As of January 2020, The U.S. and Iran have walked back from the precipice of war. The recent escalation underscores
Environmental peacebuilding is an emerging field that views conflict over environmental resources as an opportunity for conflicting parties to cooperate with one another and, ultimately, work towards establishing a lasting and sustainable peace.
Gender—along with other social identities—positions women and men in particular ways in relation to power and influences both how vulnerable or adaptive they are to environmental change and how they experience violent conflict and its transformation.
Indigenous communities carry on the work of renowned Honduran activist, Berta Cacéres, by defending nature and health care in Honduras. Peace Science shows the unique power of indigenous civil resistance.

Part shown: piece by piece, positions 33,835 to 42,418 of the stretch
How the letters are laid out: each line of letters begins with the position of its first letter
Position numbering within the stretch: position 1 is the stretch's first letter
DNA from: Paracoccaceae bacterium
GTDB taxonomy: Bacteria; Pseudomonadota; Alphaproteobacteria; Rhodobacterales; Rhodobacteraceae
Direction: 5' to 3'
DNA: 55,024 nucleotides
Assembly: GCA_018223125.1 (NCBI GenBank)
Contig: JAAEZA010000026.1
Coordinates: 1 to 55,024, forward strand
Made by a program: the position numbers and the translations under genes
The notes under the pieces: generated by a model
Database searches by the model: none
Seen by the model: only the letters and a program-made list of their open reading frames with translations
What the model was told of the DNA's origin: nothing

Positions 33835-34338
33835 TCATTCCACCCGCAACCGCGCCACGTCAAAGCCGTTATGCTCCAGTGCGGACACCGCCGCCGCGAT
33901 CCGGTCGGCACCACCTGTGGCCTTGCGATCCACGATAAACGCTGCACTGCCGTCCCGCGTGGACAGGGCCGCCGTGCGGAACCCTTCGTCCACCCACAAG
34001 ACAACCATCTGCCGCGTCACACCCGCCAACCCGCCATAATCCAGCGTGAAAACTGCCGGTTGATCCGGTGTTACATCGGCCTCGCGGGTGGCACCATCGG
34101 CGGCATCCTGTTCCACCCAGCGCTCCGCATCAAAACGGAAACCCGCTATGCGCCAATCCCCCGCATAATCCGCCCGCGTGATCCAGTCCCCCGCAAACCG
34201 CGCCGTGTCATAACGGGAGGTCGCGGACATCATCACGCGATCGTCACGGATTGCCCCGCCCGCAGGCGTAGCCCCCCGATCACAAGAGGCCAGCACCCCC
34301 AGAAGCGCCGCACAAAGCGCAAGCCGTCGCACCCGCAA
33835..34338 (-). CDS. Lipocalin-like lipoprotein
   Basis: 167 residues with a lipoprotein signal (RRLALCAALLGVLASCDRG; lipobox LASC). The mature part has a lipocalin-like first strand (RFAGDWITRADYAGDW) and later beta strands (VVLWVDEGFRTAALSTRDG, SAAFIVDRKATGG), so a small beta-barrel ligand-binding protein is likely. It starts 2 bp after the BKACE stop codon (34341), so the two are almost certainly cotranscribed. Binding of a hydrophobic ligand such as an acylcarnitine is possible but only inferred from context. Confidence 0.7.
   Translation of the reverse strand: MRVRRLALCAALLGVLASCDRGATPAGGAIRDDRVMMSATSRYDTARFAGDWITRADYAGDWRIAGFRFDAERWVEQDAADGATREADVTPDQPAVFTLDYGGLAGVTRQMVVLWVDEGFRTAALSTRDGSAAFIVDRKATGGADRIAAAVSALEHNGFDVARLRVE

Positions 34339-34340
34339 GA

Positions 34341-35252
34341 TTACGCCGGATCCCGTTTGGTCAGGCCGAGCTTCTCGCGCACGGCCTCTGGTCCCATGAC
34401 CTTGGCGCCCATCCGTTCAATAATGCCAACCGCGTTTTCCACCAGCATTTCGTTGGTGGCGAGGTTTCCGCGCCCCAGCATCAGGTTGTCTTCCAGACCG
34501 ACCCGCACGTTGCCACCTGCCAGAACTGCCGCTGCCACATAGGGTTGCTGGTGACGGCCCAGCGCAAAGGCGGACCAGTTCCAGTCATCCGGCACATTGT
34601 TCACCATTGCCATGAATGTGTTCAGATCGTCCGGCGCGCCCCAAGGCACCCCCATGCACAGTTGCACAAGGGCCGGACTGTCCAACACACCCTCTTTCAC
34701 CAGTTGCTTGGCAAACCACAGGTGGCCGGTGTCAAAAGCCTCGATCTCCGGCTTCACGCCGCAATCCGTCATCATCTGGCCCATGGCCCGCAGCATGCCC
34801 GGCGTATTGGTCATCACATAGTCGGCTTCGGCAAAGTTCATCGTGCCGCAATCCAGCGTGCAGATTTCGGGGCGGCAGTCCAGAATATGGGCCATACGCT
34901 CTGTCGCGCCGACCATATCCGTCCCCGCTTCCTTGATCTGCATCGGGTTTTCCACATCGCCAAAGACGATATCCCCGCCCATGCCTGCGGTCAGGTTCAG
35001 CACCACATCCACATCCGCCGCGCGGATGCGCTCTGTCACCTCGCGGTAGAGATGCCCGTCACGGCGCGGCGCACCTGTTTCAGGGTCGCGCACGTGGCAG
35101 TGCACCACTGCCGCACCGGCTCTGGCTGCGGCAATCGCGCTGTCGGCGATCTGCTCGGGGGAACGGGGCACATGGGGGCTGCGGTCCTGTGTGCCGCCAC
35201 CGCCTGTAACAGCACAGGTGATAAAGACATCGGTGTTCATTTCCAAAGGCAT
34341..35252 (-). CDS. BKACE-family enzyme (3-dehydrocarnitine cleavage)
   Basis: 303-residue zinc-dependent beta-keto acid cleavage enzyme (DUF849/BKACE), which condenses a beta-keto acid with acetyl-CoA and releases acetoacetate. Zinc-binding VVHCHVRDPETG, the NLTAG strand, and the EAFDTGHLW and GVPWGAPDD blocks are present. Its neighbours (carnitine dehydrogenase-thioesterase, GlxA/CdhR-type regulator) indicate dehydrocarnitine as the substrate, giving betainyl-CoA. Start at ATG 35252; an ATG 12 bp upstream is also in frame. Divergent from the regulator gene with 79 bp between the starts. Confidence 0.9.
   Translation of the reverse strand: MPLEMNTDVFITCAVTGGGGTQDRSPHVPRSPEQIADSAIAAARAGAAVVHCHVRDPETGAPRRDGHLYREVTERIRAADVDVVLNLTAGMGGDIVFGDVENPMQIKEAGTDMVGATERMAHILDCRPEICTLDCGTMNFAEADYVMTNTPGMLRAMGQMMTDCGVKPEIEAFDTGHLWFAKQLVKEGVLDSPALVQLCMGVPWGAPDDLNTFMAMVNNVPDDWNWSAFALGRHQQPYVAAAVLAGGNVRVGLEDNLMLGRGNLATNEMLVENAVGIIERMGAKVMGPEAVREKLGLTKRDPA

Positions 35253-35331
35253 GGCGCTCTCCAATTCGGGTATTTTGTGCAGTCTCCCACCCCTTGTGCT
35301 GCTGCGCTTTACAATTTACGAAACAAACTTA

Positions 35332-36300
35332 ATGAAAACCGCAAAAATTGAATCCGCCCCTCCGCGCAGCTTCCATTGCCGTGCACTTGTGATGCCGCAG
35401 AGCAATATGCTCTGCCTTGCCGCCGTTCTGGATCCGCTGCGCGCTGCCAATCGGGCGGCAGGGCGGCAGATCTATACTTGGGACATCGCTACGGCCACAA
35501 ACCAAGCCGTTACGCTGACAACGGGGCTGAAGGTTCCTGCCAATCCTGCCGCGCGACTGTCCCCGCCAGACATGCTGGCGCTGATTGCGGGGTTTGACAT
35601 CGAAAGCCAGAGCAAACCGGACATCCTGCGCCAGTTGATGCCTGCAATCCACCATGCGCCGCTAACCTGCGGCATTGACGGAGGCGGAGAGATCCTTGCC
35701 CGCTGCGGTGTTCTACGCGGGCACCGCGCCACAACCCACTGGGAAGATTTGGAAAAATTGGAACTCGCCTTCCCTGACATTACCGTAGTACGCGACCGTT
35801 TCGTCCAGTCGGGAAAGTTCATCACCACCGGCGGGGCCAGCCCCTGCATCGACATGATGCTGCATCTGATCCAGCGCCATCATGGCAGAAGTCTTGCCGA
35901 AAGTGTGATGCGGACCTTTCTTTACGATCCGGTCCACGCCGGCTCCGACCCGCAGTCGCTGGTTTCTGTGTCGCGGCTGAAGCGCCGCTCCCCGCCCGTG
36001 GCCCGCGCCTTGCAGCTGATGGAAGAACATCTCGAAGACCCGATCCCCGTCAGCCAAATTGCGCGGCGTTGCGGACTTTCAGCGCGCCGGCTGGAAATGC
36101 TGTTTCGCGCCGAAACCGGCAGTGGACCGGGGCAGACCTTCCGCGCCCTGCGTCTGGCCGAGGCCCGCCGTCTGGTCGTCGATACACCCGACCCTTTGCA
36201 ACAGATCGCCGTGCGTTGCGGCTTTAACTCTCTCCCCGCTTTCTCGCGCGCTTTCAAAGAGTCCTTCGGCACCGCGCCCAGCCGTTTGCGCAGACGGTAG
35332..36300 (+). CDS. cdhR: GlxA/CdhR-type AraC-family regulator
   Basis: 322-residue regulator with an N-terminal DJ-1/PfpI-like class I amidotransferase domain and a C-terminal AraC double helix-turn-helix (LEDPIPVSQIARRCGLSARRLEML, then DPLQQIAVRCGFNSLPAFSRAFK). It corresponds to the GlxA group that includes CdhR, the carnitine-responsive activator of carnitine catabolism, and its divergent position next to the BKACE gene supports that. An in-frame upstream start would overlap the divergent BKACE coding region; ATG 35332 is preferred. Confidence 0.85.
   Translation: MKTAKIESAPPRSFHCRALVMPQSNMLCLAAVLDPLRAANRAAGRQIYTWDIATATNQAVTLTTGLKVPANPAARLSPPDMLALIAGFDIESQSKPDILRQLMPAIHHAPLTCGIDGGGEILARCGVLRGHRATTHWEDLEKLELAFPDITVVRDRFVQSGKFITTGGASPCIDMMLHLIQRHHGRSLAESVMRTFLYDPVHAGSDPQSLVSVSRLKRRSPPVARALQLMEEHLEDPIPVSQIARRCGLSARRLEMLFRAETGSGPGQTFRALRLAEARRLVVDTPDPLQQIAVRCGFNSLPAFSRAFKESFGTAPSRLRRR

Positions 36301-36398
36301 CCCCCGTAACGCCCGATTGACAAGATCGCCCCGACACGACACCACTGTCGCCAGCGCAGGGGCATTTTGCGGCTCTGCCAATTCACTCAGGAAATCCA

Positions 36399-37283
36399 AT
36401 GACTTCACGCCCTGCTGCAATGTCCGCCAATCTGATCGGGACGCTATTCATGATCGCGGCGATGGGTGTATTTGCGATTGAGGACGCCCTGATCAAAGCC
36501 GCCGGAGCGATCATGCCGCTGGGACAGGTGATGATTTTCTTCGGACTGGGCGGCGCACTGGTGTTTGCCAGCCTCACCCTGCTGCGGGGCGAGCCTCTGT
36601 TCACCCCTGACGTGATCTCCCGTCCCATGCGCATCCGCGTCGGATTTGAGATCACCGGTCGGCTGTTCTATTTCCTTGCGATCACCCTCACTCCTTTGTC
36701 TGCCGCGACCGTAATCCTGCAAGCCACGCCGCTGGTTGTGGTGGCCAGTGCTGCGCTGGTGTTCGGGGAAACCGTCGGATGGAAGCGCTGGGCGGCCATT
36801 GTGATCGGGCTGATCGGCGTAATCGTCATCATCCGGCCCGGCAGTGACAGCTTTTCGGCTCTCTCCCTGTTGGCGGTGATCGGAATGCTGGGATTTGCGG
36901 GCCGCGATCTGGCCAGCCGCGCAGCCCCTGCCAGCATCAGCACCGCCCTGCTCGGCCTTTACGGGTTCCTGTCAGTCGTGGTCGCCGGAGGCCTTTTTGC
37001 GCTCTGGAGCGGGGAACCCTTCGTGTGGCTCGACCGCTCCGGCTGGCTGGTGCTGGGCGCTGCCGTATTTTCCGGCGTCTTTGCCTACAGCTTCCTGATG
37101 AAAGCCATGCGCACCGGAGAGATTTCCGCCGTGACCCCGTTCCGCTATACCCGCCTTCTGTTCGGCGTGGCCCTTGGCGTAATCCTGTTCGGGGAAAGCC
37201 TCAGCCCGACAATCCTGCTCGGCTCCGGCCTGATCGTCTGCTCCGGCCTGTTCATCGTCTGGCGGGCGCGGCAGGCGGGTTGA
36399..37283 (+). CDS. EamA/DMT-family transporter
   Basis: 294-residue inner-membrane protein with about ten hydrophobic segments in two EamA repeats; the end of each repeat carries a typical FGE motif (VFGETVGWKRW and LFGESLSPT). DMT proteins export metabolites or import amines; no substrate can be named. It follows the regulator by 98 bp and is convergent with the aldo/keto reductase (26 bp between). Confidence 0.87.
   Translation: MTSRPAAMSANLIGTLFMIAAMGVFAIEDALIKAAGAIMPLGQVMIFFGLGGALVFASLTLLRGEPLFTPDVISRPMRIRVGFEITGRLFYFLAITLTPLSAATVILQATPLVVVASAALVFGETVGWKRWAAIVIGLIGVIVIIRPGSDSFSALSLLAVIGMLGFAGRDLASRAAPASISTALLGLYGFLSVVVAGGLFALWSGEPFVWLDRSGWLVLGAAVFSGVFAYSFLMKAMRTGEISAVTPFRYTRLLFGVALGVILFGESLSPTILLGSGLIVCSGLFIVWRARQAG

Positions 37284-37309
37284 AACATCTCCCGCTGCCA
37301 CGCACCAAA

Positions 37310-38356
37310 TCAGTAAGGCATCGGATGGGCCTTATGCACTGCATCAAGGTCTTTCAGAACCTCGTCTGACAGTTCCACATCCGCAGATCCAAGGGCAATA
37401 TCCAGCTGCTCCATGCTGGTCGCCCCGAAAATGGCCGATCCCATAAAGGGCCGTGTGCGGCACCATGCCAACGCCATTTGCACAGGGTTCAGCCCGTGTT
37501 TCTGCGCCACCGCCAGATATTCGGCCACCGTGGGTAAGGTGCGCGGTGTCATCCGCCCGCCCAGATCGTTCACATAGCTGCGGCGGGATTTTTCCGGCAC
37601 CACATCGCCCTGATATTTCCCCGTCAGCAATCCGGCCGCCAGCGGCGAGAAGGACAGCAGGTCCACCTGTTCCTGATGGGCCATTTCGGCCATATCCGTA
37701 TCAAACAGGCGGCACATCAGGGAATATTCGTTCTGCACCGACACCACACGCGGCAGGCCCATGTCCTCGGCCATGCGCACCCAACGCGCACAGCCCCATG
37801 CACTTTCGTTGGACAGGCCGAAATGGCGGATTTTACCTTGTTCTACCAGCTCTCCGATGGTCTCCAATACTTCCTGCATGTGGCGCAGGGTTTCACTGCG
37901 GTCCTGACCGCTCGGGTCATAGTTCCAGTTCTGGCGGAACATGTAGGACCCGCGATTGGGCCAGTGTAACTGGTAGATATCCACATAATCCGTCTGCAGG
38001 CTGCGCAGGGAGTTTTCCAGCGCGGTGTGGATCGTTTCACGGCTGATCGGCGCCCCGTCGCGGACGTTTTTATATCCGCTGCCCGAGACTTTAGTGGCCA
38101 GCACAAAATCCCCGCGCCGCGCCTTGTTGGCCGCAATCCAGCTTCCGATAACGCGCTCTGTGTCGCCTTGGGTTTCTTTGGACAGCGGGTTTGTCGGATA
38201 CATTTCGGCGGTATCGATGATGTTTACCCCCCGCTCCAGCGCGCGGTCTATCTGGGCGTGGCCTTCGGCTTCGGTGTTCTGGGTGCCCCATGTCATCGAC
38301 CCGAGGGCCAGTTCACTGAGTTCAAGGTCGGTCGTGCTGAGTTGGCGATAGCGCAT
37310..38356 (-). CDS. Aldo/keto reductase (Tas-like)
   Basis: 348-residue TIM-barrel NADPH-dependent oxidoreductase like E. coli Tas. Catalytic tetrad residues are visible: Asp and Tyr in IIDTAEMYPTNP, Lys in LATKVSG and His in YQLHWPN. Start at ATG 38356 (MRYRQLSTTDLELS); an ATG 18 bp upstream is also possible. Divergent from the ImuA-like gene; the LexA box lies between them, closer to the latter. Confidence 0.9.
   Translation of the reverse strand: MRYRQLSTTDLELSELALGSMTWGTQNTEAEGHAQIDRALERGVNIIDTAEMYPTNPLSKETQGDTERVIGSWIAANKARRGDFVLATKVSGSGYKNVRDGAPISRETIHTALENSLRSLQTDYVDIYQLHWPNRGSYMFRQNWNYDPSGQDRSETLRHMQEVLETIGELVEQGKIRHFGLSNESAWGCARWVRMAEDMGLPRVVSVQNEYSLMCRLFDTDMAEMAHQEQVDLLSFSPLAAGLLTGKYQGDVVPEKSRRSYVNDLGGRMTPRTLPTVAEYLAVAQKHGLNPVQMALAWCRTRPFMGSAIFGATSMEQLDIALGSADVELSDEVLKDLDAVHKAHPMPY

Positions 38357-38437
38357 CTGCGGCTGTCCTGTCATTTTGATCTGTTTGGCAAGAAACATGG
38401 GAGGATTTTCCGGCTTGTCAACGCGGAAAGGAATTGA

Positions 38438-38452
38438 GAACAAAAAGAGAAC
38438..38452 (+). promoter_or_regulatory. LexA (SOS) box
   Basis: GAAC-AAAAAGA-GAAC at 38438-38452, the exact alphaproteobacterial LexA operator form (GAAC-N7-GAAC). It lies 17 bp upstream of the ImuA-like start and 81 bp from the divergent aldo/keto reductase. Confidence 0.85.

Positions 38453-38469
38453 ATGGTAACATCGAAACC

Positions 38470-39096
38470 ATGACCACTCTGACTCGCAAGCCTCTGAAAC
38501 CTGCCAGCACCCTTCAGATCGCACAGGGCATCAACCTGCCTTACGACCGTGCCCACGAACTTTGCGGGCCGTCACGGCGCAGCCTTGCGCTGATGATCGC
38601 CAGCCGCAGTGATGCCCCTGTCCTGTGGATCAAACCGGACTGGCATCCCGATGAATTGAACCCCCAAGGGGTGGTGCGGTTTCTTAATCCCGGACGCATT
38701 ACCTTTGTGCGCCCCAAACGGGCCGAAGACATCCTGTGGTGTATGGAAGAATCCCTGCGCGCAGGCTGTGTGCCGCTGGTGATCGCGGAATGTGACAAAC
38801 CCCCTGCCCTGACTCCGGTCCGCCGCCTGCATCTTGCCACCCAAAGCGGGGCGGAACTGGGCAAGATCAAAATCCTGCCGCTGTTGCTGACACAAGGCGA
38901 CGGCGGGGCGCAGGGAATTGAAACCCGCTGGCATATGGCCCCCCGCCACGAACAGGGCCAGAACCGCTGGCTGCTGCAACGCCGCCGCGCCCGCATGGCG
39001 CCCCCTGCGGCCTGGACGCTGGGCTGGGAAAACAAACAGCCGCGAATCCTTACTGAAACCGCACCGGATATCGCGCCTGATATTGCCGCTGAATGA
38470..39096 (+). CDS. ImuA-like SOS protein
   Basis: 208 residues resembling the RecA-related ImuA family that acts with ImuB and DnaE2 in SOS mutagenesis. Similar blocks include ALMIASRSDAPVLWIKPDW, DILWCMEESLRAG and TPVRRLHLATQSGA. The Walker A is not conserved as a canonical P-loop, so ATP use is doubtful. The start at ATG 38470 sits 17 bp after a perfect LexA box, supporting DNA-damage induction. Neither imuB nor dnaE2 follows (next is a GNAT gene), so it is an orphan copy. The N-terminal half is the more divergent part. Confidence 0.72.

Inside this issue, we analyze research on the negligent dismissal of environmental and health considerations during the world’s race to develop nuclear weapons. The second analysis examines how the perceived legitimacy, power, and language of certain people can influence thinking and policy on nuclear disarmament efforts. The third analysis examines how gender and Western domination of knowledge shape nuclear discourse. In the fourth analysis, we highlight the importance of devaluing nuclear weapons not only as material, but as social objects. Finally, we examine empirical research that considers U.S. proximity and power as the main contributor to North Korea’s nuclear ambitions.
Over the last 20 years, public education systems have suffered budget cuts, regimented curriculum, high-stakes standardized testing and cuts to